According to Almodóvar, the film’s screenplay took ten years to write. Almodóvar himself has said, ‘It deals with my own biography…it took time to remove myself from it. Now it’s not me. I changed the tone of the story, but the main situation is the same.’ Understanding the autobiographical underpinnings of the film only seeks to make it more poignant; whilst it is difficult to watch at times, it is far enough removed from reality that it still remains rewarding.
Bad Education is a film of two halves. The first is a story of lost love and mixed identities. The second is a noir murder mystery. Effectively emulating conventions of the thriller, Bad Education is laced with nods to the genre with an opening title sequence that conjures images of Alfred Hitchcock’s Vertigo and a similarly Hitchcockian soundtrack. At times this culminates in such a sense of impending dread, one feels it would hardly be out of place in a contemporary horror film.
Volver returns to the focus on women; Almodóvar’s opening sequence immediately encapsulates the underlying message of Volver. Beginning in a cemetery, the camera shows a gaggle of women furiously scrubbing and polishing the graves of their beloved. The symbolism is prevalent – the way that the deceased continue to affect our lives even after they have left the natural world. Almodovar expands upon this theme through the film, in particular from the intimately human perspective of the women of La Mancha, which gives a real sense of unwavering emotional depth.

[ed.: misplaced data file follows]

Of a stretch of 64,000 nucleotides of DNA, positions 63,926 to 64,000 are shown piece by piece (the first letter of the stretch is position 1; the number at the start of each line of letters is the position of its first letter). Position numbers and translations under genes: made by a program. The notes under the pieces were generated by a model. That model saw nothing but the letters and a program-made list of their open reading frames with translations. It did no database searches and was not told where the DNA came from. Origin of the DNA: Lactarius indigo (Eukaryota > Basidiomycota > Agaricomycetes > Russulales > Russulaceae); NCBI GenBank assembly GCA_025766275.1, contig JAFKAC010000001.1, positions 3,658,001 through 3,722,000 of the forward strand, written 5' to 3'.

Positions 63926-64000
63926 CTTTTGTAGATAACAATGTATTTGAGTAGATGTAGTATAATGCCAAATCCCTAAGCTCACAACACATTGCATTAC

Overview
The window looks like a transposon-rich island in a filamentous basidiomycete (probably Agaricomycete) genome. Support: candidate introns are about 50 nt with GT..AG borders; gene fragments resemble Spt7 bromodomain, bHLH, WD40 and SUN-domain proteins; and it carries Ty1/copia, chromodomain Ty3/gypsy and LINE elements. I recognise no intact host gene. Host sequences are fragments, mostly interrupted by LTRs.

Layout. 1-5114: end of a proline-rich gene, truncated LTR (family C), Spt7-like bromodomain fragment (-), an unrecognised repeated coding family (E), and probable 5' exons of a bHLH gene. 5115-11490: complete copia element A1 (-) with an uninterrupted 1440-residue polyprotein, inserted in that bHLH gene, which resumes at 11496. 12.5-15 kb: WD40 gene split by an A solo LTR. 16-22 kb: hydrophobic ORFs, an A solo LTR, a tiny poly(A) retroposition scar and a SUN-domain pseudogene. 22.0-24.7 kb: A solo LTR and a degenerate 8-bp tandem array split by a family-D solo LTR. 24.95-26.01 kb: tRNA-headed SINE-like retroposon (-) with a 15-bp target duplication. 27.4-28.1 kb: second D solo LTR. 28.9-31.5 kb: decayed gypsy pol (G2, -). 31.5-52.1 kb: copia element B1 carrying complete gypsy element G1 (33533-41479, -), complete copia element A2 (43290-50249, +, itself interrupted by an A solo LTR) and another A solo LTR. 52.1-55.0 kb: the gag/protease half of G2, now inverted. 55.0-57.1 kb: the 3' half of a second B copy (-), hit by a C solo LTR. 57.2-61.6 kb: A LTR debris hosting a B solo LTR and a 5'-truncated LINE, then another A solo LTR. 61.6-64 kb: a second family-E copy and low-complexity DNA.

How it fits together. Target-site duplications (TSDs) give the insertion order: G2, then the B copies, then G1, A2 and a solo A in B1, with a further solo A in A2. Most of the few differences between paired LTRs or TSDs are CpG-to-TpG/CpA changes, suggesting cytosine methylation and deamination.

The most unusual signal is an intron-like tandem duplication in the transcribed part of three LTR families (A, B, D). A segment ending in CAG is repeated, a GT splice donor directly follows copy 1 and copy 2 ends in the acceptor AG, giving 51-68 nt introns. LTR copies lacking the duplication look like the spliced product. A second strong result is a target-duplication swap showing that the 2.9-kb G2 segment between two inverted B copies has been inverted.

Like Bad Education, though in a very different way, Volver is rooted in Almodóvar’s personal experiences. Citing his upbringing as inspiration for many of the characters, Almodóvar clearly revels in the chance to immortalise the La Mancha women near and dear to him. At the same time, Almodóvar also reveals a lightly critical gaze; reality and trash television play a role in the lives of these women, and their ‘real’ lives seem to echo elements of the very thing they at times deride. Cheekily mischievous, Volver is a magical melodrama that is simultaneously playful and aesthetically sublime.
The tale of a modern day Frankenstein, Almodóvar’s most recent outing packs a punch in the shock and awe department. The lead role is played by Antonio Banderas, who gives a commanding performance as the remorselessly calculating surgeon Robert Ledgard. Desperate to hold onto the memory of his deceased wife, Ledgard manipulates an unidentifiable female hostage both physically and mentally to cataclysmic ends.
This film marks Almodóvar’s closest delving into the world of horror. Masterfully directed, moments of sheer terror become more spine-shiveringly satisfying when juxtaposed with its strong narrative backbone. Questions about identity and self-conception have been prevalent in Almodóvar’s work, but The Skin I live In unashamedly explores these questions. Mystifying, brooding, brutal, The Skin I Live In shows that Almodóvar is far from running out of ideas. Initially labelled as camp and kitsch, Almodóvar has managed to refine and control his style without losing the early potency of his work. Over the last four decades, Almodóvar has moved out of the sphere of European art house cinema into more mainstream recognition; more relevant than ever, his next film is titled, fittingly, I’m So Excited.